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Abu Dhabi, UAEWednesday 20 June 2018

Hot stuff: Natasha Rudatsenko on Bikram and her new Dubai studio

A studio specialising in hot yoga has just opened in Dubai. We speak to its founder about the benefits
of sweating it out

Dryp Sweat hub
Dryp Sweat hub

“I used to have my tea with three teaspoons of sugar. And a cake. I come from a very unhealthy environment,” Natasha Rudatsenko, founder of the new Dryp Sweat Hub, a hot-yoga studio that launched in Dubai’s Orra Marina this weekend, tells me with a laugh.

Today, the Estonian entrepreneur radiates good health, and will happily talk for hours about the benefits of a balanced lifestyle. She moved to Dubai seven years ago, from London, and set up Rawr Yoga in Media City soon after. “At the same time, I started eating very healthily, and wanted to share that with others – I started selling juices and desserts in the studio,” the committed vegan says.

That became a business in itself. Rudatsenko launched Muncherie, an organic, raw, vegan, gluten-free food manufacturing company, and went on to sell her products in places such as Waitrose, Choithrams and Spinneys. I set up Muncherie in 2015, myself, from my kitchen. I used to deliver desserts in my own car. Jones the Grocer was my first client; I was so excited.”

Rudatsenko’s latest venue, Dryp, is an extension of that healthy-living manifesto. Bikram, or hot, yoga is a variation of hatha that involves a standardised series of asanas, or postures, performed in a heated environment. When Jennifer Lopez came to Dubai in November, one of the things she made sure to incorporate into her packed schedule was a Bikram yoga class. And if it’s good enough for J-Lo…

“A lot of conventional doctors will say: ‘Take antibiotics, that’s your answer.’ We say yoga is your answer. When you start to compress your metabolism, when your blood circulation increases, when you get more oxygen into your cells, then your body will start to heal itself,” says Rudatsenko.

Dryp Sweat hub
Dryp Sweat hub

The entrance to the new Dryp Sweat Hub is painted in a fetching shade of millennial pink – which is fitting, given that the place is about as on-trend as can be. There is complimentary valet parking, and a selection of drinks and snacks on offer, from fresh coconuts to matcha lattes, all prepared daily in the Dryp kitchen.

The venue offers three classes a day – a classic 90-minute hot-yoga class; a condensed 60-minute version; and hot-yoga sculpt, which combines free weights with cardio and yoga sequencing. Prices start from Dh85 for a single class.

“We all know that exercise is fantastic and when you add heating to that exercise, it allows you to go deeper into your postures. All the benefits increase. You burn a lot of calories in one class, up to 1,000 for a guy and 800 for a girl. You lose weight, tone up and all your muscles are all engaged.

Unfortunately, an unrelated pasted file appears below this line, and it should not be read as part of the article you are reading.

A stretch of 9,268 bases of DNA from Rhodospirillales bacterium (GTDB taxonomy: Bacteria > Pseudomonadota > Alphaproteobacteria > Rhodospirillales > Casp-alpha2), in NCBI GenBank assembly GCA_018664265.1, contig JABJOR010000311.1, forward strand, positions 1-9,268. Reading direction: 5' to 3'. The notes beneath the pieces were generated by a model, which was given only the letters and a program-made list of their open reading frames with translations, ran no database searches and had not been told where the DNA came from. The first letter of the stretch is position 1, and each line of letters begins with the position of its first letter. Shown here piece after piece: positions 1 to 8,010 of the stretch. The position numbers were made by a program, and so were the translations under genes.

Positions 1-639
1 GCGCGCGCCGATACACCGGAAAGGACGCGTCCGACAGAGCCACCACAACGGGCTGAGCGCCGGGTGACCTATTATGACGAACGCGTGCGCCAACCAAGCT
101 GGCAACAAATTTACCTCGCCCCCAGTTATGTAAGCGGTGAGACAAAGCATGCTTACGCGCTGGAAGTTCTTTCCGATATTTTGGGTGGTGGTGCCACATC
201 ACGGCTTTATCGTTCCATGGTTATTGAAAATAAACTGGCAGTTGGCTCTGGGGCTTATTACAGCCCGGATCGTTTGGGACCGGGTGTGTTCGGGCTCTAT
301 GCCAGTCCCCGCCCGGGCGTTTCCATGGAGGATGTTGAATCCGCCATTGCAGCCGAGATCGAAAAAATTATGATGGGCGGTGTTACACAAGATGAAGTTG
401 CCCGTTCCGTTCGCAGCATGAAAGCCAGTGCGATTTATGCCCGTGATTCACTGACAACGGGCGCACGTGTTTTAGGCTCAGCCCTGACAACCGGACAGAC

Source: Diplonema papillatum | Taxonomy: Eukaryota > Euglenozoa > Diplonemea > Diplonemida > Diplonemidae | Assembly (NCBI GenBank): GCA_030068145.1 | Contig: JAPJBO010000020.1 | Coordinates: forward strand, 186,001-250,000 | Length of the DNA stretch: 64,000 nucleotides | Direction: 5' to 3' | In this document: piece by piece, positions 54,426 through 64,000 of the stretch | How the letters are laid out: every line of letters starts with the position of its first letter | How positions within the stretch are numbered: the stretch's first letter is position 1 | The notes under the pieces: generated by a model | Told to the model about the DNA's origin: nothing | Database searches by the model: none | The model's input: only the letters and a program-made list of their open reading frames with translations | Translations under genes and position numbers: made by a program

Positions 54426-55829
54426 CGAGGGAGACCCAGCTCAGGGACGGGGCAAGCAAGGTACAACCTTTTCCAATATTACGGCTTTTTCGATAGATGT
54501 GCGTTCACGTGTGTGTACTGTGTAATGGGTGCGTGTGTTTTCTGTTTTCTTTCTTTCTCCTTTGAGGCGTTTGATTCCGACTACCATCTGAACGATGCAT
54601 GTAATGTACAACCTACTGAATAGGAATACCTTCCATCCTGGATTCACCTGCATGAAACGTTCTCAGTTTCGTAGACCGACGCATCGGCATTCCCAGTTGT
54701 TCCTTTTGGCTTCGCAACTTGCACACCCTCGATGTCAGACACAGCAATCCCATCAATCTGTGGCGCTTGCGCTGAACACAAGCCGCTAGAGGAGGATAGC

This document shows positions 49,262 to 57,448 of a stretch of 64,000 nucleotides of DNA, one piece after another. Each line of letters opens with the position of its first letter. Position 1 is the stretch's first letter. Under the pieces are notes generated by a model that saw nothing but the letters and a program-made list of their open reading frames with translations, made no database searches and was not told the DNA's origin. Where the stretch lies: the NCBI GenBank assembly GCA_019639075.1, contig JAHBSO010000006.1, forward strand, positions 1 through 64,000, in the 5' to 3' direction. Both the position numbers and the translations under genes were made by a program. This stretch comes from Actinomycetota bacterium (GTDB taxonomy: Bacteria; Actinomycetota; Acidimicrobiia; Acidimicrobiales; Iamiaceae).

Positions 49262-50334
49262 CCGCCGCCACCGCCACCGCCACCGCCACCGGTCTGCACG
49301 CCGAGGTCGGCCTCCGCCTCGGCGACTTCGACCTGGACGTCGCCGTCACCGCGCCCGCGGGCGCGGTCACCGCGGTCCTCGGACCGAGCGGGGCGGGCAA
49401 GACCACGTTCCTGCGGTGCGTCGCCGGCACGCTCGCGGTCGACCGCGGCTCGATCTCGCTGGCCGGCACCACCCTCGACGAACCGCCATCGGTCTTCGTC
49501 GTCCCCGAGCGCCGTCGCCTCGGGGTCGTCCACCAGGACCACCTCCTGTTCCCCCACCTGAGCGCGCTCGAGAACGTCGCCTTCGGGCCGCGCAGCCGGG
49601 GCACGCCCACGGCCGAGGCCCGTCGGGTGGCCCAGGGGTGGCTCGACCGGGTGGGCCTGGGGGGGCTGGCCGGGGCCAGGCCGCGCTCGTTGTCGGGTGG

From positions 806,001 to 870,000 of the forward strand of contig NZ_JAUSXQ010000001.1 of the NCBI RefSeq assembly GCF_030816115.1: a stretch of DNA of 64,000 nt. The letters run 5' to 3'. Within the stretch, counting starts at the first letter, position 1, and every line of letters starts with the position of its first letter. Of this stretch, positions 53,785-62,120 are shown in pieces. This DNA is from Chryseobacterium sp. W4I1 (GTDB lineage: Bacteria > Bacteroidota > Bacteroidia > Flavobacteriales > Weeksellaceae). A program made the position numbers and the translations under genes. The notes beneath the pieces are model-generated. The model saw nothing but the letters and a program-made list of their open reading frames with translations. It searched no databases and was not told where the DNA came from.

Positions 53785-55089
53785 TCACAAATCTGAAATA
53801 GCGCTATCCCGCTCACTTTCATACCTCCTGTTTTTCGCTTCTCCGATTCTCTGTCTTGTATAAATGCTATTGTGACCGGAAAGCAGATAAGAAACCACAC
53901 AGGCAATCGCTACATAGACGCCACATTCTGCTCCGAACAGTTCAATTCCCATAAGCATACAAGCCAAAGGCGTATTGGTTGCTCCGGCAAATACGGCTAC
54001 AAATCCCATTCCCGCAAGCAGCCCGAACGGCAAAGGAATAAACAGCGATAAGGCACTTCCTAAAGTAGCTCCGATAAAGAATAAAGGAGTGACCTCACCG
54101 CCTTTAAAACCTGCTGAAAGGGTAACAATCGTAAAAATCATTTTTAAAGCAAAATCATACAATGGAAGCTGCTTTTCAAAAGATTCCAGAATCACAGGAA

“There are 26 postures and the sequence is designed so cleverly that from A to Z, from your spine, to your lungs, to your muscles, to your ligaments, everything is engaged,” explains Rudatsenko. “Conventional heating can be very suffocating and stuffy, so we use infrared heating, which offers even more health benefits, but is also much easier on you. Infrared doesn’t warm up the actual room – just the body.”

While Bikram has a reputation for being extremely difficult, Rudatsenko insists that anyone can do it, if they put their minds to it. “People have this perception that in order to do yoga, you need to be flexible. This is wrong. In order to do yoga, you just need to start doing yoga. And in order to be flexible, you just need to start doing yoga. This class is absolutely for everyone.”

One of the other criticisms levelled against Bikram is that it can cause the uninitiated to overstretch – that the warmth gives them a false impression of their own flexibility. Rudatsenko gives this theory precisely zero credence. “You won’t be able to overstretch. If you are warm and you don’t feel any pain, you’re good. The body will always tell you when you are pushing it too hard.”

The cardinal rules: drink a lot of water and take it at your own pace. “We are very non-judgemental here,” says Rudatsenko. “If you feel overwhelmed, just sit down or lay down, and drink some water. But try not to leave the room – because when you leave the room, you’ve given up, and we don’t support giving up. Yes, you’re in tough conditions; it’s hot; it’s a 90-minute class, it can get uncomfortable. But you stay.

“What you’ll learn about yourself is that you are actually super-strong,” she adds. “There’s an amazing feeling of achievement.”

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Read more:

Andrea Marcum: Yoga is a party everyone is invited to

On fermented food in the UAE: Where to find it and why you should eat it

From fat to fit: Cutting out animal products is one thing, eating healthily is another

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